We have a moral obligation to maintain the confidentiality ! [sic] of those who see the Office of the President as a point of last resort. This includes those who chose to outline personal struggles in their academic pursuits or parents who might write to seek support for their child during times of personal challenge. Students, parents, faculty and staff need to have confidence that we will follow appropriate procedures to ensure their right to privacy.

One of my greatest concerns throughout this situation has been the way that it has impacted the talented team in our university library. The faculty and staff in UO Libraries are among the most committed and entrusted to carrying out our mission. Their commitment to the ethical standards and values of their professions should stand as a model for us all. They deal with these kinds of complex privacy rights issues on a daily basis and balance them with their advocacy for openness and transparency. They do so with passion and integrity.

Thank you for your understanding of this im! portant [sic] issue.

Sincerely,

Frances Bronet

Acting Senior Vice President and Provost

1/28/2015: I’m directing all media inquiries about LibraryGate to our $115K-a-year Deputy Strategic Communicator and self described “Duck advocate“, Tobin Klinger:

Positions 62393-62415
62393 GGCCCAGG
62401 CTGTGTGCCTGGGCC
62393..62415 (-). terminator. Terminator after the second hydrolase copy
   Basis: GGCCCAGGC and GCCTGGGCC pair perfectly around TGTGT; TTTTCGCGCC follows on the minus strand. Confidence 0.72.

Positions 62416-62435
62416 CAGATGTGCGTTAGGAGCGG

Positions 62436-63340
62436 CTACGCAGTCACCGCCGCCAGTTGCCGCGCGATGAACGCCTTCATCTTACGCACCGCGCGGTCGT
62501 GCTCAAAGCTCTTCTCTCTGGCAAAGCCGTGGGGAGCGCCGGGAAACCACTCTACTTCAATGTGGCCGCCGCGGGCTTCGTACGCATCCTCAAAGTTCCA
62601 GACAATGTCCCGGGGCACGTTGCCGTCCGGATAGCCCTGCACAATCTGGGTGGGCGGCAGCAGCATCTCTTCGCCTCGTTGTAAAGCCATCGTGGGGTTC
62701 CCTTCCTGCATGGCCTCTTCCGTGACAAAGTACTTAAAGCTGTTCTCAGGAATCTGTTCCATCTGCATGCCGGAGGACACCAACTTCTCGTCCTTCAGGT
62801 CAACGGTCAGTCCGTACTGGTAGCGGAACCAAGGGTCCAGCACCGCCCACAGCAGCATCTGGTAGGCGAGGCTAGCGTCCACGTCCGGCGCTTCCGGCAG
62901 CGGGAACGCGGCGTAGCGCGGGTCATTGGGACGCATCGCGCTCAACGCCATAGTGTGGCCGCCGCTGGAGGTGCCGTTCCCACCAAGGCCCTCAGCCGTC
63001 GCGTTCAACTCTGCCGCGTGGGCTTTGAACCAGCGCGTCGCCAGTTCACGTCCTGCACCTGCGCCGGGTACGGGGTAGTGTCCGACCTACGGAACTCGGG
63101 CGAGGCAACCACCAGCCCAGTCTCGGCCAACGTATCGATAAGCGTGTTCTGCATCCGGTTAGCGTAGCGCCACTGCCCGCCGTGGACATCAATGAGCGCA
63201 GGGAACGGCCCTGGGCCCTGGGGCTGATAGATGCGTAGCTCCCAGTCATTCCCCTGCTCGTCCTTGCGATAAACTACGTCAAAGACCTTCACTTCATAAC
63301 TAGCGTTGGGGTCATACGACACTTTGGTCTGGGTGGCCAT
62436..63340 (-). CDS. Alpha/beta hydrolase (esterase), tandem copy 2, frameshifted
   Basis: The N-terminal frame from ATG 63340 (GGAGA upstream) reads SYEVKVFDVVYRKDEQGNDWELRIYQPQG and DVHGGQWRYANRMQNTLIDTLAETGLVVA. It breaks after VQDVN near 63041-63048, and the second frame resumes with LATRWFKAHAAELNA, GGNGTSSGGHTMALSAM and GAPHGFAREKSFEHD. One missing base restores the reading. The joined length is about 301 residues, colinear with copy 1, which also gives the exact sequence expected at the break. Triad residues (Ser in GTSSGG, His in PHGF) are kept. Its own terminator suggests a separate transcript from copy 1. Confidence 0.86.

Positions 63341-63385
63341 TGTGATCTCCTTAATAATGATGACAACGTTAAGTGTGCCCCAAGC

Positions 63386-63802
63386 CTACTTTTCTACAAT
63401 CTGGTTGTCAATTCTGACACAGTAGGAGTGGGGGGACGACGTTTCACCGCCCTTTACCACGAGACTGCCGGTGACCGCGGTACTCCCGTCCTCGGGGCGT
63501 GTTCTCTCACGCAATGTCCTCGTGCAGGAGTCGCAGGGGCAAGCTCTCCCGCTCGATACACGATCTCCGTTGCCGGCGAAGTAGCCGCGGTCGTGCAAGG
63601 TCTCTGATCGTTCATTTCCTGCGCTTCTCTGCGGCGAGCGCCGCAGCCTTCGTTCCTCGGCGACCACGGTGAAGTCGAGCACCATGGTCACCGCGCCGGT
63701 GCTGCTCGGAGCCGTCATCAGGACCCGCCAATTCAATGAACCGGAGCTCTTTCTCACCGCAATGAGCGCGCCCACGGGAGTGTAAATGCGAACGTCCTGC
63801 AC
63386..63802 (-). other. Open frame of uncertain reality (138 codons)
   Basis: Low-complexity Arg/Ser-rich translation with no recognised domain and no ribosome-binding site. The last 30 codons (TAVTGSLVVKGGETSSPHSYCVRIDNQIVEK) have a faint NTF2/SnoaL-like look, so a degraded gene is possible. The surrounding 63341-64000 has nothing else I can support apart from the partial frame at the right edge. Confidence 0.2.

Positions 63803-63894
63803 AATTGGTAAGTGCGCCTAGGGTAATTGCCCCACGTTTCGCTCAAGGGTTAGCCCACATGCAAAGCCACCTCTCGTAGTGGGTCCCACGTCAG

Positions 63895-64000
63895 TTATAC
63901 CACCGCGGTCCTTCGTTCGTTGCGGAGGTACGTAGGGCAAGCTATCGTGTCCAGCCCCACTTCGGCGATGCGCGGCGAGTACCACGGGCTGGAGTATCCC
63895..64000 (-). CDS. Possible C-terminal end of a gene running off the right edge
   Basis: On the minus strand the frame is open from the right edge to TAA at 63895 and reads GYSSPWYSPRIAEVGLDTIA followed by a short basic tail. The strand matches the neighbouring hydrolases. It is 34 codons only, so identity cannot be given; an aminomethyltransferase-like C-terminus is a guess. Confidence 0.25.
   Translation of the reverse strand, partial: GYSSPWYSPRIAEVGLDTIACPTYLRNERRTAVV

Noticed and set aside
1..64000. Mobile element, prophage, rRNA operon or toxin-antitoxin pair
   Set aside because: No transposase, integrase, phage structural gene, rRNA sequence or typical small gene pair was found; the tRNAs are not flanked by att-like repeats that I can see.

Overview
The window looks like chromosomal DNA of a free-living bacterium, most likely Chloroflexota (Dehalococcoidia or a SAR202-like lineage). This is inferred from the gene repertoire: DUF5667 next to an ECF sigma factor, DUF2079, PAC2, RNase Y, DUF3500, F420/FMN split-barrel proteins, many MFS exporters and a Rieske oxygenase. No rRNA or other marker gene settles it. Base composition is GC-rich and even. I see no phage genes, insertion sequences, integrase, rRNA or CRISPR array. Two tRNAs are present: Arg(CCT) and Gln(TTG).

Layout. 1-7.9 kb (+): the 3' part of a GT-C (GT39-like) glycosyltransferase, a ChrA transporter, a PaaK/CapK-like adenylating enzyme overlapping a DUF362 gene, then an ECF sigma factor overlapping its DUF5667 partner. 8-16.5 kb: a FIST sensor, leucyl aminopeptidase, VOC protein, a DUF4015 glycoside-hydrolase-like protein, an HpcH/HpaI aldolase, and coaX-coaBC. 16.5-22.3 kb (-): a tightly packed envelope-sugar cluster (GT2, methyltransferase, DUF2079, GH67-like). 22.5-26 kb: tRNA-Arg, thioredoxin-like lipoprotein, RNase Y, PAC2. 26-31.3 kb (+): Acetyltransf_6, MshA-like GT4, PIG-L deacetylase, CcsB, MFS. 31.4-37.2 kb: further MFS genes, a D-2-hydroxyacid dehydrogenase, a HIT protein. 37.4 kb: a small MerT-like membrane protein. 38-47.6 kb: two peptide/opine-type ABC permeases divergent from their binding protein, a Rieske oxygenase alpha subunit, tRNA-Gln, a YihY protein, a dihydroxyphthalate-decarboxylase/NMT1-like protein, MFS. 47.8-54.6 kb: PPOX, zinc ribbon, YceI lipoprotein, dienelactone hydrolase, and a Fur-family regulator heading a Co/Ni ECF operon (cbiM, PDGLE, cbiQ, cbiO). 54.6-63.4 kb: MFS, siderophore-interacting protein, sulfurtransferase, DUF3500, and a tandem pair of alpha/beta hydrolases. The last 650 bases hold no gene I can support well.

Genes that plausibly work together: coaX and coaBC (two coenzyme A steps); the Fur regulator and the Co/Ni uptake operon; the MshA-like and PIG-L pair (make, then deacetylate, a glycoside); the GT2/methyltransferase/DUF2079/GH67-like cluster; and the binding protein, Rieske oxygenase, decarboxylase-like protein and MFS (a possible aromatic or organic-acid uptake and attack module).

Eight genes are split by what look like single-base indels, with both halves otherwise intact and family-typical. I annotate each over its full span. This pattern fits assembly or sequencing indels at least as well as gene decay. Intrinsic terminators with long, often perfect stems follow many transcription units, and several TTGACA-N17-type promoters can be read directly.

You can reach Mr. Klinger at

Tobin Klinger
Senior Director of Public Affairs Communications
541-346-5558
tklinger@uoregon.edu

Chronicle publishes mini-profile on UO Matters blogger

“The Open Records King of Eugene”, by Eric Kelderman, here. (Gated if you’re off campus). Some extracts:

Since 2009 the University of Oregon has had five presidents, including interim officeholders. It has gone through four athletic directors, and it’s now advertising for its fourth general counsel.

During that time the institution has endured an almost endless stream of controversies, involving athletics, governance, union contracts, and allegations that the administration mishandled reports of sexual assaults by three student basketball players.

Through it all, there’s been one constant: William T. Harbaugh. Mr. Harbaugh, a professor of economics, has chronicled every twist and turn on his blog, UOMatters—a project he began more than five years ago, he says, to shed light on an administration that many believe lacks adequate transparency.

The blog, along with his persistent requests for public records, has earned Mr. Harbaugh the reputation of a muckraker, a thorn in the side of the administration, and the sharp end of faculty discontent.